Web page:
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    Hi, I have made another thread about Politics MA but am also considering my options and just wanted to enquire about a law conversion course. Again, I know there is info in other places on the website, but would greatly appreciate any responses tailored to my questions.

    I have got a 2'1 history degree from Leeds uni and am considering a law conversion course, but know little about it and some of the info can be quite confusing.
    I believe getting on the conversion course is quite easy, but quite expensive. Do most people self-fund this stage or get sponsored by law firms? I am worried if I self-funded then I would already start far behind others who already have a law firm helping with their fees???
    I then understand you apply for a further study and a training contract. Realistically, just how easy is it to get one (especially considering I have little work experience)?? What happens if you don't get one?? Is it just the big London firms who hand them out or smaller firms across the country?? Does not getting one make becoming a solicitor very difficult and in a sense make the previous year redundant?
    When choosing a law conversion course, which ones are looked on most favourably by employers and have the best reputation, and what is their application criteria like?? I am keen not to go to London due to high rent costs!
    Also I understand the 1 year is a very hard, intense year. Should my 2'1 in history (68 grade, 1st in dissertation etc) give me the confidence to believe I can pass it as I know a girl who found it too difficult and dropped out.

    Greatly appreciate all and any help on this subject, or links to relevant pages!

    From experience of others (sister, friends etc): some people do the law conversion with training contracts already sorted, others try to get them once they've started, but that is very expensive. You do the first year (GDL) then apply for the Legal Practice Course (for solicitors) or the bar.

    It can be very difficult to get training contracts, especially at the moment, and work experience is vital. Many law firms run 'vac schemes', often paid, that give you a month's work experience in the firm during the holidays. They are quite competitive, but help with training contract applications - if you do a vac scheme they will often guarantee you an interview for a training contract.

    All law firms offer training contracts, as far as I know, not just the big law firms.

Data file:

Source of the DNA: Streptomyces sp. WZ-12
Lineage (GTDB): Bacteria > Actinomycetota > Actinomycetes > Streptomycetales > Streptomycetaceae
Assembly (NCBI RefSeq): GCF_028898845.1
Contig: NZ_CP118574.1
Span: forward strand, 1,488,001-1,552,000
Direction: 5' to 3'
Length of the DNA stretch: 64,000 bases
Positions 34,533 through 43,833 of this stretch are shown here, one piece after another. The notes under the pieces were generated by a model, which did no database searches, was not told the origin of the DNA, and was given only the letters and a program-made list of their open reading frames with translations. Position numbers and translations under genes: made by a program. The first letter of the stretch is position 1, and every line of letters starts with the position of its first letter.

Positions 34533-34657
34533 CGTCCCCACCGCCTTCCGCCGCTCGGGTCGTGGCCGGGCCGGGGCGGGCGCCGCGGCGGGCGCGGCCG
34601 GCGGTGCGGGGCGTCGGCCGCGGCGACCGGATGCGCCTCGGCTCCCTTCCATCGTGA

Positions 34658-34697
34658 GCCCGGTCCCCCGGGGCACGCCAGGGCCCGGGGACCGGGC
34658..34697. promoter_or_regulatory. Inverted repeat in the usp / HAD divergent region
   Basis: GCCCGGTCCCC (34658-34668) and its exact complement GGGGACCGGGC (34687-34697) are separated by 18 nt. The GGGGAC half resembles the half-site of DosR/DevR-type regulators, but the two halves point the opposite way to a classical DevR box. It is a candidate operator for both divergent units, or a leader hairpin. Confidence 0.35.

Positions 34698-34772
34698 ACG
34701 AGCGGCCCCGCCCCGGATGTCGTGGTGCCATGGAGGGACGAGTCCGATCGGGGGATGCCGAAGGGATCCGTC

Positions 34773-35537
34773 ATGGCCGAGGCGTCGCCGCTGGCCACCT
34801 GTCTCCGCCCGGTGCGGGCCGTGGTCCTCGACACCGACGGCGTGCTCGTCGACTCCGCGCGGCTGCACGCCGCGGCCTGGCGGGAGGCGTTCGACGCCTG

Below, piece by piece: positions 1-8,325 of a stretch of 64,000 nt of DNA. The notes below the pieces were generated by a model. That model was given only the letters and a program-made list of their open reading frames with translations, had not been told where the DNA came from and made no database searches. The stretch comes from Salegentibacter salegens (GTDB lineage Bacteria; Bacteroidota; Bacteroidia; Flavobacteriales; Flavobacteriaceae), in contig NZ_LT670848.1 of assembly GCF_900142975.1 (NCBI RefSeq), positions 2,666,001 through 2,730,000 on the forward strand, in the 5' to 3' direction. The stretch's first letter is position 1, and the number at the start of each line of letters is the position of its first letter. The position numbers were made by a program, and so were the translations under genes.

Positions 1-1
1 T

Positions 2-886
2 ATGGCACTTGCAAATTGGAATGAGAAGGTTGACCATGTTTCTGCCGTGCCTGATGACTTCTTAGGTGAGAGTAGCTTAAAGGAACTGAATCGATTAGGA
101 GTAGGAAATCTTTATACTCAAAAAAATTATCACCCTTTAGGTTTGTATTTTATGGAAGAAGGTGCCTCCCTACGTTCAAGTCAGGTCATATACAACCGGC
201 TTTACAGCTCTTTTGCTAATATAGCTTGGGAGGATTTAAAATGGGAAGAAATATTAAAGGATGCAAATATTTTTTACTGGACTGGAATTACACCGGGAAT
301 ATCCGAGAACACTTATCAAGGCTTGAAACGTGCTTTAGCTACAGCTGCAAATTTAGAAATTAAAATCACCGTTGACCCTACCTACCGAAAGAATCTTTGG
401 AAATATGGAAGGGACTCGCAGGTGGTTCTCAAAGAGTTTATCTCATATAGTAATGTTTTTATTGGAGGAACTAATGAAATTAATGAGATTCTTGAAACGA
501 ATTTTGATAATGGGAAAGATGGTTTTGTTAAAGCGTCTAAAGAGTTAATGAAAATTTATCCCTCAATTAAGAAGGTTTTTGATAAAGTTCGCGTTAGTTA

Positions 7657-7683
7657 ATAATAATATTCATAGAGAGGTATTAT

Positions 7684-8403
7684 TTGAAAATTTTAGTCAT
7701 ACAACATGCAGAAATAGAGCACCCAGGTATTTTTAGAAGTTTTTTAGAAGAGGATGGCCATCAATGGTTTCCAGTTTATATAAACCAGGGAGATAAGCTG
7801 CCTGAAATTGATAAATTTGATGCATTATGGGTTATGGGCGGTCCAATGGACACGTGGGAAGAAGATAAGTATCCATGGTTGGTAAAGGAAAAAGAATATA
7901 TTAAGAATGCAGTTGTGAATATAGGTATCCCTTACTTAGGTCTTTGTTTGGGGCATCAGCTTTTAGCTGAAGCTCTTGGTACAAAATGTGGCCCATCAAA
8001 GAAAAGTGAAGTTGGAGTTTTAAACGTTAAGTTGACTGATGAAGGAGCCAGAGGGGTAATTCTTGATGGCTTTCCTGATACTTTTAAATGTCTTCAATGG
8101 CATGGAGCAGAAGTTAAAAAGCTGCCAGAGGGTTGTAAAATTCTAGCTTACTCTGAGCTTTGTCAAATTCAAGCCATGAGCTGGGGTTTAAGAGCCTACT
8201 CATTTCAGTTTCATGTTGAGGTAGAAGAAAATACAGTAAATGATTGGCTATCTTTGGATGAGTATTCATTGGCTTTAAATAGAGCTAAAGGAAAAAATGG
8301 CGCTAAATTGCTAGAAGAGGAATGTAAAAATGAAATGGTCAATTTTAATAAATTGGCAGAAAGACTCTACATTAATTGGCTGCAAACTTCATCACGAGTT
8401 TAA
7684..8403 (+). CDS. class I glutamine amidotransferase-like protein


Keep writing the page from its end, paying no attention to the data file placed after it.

From what I understand, the course involves a large amount of information, which may be less interesting than what you have studied before. It can be a lot of work and quite intense, but there is no reason that you wouldn't be able to do it if you are interested.

    I plan on maybe doing a law conversion course, although I haven't even started university yet. In fact, I haven't even picked a course yet, I need to make a decision very soon on whether I want to do history or sociology at Liverpool univerisity. Would the course I choose effect a law conversion ? Or would this not matter ?

    Also, can you take the course at almost any university which offers law as a subject? or are there only specific universities which offer conversion courses for law ?

    My partner is starting in January. He won't touch either the LPC or the LPTC until he has a job offer, with or without sponsorship. That's what I'd advise anyone starting this to do.

    Not all law firms offer training contracts and not all universities offer the GDL. Some universities have links with law firms such as BPP who offer two days work experience at the bar or in a law firm as an integral part of their GDL.

    There is a range of pricing available for different courses, with private colleges like BPP and the College of Law being some of the most expensive, but different fees structures include different things and it is worth researching courses in terms of value for money. A good careers service, pro-bono centre and links to major firms are essential. Some course providers actually include coursebooks and a virtual learning environment as part of their fees.

    Work experience in law [vac schemes, shadowing, mini pupillages etc] are incredibly important to your application but don't underestimate the value of things such as commercial awareness, communication skills and motivation. Working in a corporate environment, sales work, etc are all good points to be able to include on your application.

    Think about what you want to achieve in your career. What sector do you want to work in? If you don't have a huge amount of experience in law, focussing on a niche sector of law like family law or environmental law or something fairly under-represented or under-subscribed and tailoring your application/CV building strategy to fit might yield more results than entering the scrum for the top training contracts/pupillages.
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